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Choosing your Java IDE

Martin Heller | Sept. 7, 2016
Comparing Eclipse, NetBeans, and IntelliJ IDEA for features, usability, and project size and type

The design of the IDEA debugger is especially nice. Variable values show up right in the editor window, next to the corresponding source code. When the state of a variable changes, its highlight color changes as well.

Built-in developer tools

IntelliJ IDEA provides a unified interface for most major version control systems, including Git, SVN, Mercurial, CVS, Perforce, and TFS. You can do all your change management right in the IDE. As I tested IDEA, I wished that the last change in a source code block would show up in the editor window as an annotation (like it does in Visual Studio); it turns out that there's a plugin for that.

IDEA also integrates build tools, test runners, and coverage tools, as well as a built-in terminal window. IntelliJ doesn't have its own profiler, but it supports several third-party profilers through plugins. These include YourKit, created by a former IntelliJ lead developer, and VisualVM, which is a repackaged version of the NetBeans profiler.

Debugging Java can be a pain when mysterious things happen in classes for which you have no source code. IDEA comes with a decompiler for those cases.

Java server programming often involves working with databases, so IDEA Ultimate includes SQL database tools. If you need more, a dedicated SQL IDE (DataGrip) is available as part of an all-products subscription that's only a little more expensive than an IDEA Ultimate subscription.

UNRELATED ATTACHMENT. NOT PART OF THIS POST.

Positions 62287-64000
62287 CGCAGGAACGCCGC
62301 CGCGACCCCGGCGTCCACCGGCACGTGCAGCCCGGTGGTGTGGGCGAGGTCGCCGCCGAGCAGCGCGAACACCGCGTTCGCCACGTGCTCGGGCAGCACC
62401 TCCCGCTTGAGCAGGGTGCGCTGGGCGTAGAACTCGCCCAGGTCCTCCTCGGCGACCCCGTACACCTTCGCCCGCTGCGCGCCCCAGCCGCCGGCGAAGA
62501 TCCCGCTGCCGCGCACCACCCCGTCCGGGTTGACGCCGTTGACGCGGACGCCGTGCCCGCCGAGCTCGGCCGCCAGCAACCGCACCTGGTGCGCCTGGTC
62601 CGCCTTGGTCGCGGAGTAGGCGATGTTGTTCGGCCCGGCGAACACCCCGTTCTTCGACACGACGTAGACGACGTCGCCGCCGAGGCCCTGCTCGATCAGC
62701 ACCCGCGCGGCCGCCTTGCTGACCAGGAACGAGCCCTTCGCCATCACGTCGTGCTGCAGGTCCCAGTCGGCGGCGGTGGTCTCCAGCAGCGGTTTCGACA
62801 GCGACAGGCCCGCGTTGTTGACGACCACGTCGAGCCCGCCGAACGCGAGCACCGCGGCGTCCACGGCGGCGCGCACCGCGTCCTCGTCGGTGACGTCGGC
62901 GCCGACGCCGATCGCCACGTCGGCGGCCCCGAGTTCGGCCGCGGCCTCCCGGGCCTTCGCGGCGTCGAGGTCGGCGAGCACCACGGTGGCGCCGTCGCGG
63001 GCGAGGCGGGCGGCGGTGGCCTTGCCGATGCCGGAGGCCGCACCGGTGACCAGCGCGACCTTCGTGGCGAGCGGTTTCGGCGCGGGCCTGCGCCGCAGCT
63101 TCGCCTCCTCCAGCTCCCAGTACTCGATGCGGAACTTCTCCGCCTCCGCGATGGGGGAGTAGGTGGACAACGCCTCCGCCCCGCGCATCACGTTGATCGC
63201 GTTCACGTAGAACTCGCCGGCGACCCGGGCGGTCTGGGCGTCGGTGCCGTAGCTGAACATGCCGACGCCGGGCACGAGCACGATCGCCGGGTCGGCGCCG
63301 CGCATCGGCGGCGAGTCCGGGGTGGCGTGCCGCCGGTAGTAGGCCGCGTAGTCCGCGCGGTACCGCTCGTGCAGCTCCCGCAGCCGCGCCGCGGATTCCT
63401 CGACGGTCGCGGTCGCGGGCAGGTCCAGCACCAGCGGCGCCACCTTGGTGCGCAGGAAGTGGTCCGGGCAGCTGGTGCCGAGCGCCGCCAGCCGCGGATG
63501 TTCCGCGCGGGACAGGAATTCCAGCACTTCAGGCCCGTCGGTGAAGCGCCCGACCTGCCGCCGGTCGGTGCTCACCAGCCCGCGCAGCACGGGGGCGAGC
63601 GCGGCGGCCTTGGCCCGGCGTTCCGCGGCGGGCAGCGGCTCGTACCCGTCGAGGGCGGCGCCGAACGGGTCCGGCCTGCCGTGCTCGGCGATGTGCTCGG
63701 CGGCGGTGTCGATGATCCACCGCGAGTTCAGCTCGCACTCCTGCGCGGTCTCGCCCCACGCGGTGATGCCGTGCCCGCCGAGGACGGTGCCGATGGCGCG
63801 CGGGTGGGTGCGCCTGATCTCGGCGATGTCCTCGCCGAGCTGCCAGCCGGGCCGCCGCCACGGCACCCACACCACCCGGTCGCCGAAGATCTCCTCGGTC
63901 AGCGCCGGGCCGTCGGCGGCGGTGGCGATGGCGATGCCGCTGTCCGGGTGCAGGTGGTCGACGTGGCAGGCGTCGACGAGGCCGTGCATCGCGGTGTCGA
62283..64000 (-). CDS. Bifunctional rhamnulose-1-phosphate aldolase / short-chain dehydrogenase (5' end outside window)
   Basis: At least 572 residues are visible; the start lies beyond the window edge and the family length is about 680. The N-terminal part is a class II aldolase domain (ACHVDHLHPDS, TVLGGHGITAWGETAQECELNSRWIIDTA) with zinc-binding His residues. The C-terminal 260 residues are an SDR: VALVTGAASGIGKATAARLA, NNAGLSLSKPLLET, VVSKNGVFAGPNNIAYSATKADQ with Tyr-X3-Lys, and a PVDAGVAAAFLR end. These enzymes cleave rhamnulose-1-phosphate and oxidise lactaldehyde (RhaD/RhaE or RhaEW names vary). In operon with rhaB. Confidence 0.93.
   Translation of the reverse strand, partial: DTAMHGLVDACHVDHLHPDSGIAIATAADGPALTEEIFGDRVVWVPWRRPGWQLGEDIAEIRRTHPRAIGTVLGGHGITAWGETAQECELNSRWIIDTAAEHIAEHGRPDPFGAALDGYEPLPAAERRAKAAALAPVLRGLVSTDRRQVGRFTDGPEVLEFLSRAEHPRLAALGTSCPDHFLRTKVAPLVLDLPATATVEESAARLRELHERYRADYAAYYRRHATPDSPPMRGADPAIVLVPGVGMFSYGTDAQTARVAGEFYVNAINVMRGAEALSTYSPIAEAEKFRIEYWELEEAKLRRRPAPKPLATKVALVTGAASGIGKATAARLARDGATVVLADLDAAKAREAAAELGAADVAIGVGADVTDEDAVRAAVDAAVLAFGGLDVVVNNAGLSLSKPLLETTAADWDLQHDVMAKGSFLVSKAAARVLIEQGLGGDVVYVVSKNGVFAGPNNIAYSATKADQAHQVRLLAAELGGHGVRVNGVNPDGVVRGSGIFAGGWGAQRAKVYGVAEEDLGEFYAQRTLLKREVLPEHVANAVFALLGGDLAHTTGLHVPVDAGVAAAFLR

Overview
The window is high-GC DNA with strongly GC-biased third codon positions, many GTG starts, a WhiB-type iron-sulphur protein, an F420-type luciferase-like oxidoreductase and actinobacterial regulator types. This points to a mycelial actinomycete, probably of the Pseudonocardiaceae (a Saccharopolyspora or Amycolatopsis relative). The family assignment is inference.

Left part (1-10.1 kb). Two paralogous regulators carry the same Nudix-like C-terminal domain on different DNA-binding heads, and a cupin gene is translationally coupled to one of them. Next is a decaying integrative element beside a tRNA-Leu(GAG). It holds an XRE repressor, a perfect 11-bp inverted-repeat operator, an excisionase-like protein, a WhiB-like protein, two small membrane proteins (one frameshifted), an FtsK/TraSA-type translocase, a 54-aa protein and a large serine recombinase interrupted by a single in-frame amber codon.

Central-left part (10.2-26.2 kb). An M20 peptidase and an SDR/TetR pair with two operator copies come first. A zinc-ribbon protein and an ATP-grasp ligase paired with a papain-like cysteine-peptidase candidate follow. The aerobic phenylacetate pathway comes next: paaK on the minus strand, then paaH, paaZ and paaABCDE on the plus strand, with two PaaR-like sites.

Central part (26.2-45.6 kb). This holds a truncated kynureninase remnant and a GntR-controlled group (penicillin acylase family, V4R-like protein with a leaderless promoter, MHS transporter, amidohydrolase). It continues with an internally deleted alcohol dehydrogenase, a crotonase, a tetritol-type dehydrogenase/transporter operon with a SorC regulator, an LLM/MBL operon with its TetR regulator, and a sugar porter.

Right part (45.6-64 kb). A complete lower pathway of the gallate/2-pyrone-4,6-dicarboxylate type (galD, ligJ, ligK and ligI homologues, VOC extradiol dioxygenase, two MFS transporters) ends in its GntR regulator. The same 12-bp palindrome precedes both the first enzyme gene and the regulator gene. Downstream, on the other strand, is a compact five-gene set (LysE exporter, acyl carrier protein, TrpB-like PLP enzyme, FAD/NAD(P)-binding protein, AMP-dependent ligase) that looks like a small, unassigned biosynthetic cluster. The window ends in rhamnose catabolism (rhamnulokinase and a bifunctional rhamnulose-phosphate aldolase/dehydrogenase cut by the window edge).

IntelliJ IDEA supports all the major JVM application servers, and can deploy to and debug in the servers, fixing a major pain point for Enterprise Java developers. IDEA also supports Docker through a plugin that adds a Docker tool window. (Speaking of plugins, IntelliJ has a lot of them.)

Polyglot programming

IDEA has extended coding assistance for Spring, Java EE, Grails, Play, Android, GWT, Vaadin, Thymeleaf, Android, React, AngularJS, and other frameworks. Not all of these are Java frameworks. In addition to Java, IDEA understands many other languages out of the box, including Groovy, Kotlin, Scala, JavaScript, TypeScript, and SQL. If you need more, there currently are about 19 IntelliJ language plugins, including plugins for R, Elm, and D.

Eclipse IDE

Eclipse, long the most popular Java IDE, is free and open source and is written mostly in Java, although its plugin architecture allows Eclipse to be extended in other languages. Eclipse originated in 2001 as an IBM project to replace the Smalltalk-based IBM Visual Age family of IDEs with a portable Java-based IDE. A goal of the project was to eclipse Microsoft Visual Studio, hence the name.

Java's portability helps Eclipse be cross-platform: Eclipse runs on Linux, Mac OS X, Solaris, and Windows. The Java Standard Widget Toolkit (SWT) is at least partially responsible for Eclipse's look and feel, for good or ill. Likewise, Eclipse owes its performance (or, some say, lack thereof) to the JVM. Eclipse has a reputation for running slowly, which harks back to older hardware and older JVMs. Even today it can feel slow, however, especially when it is updating itself in the background with many plugins installed.

 

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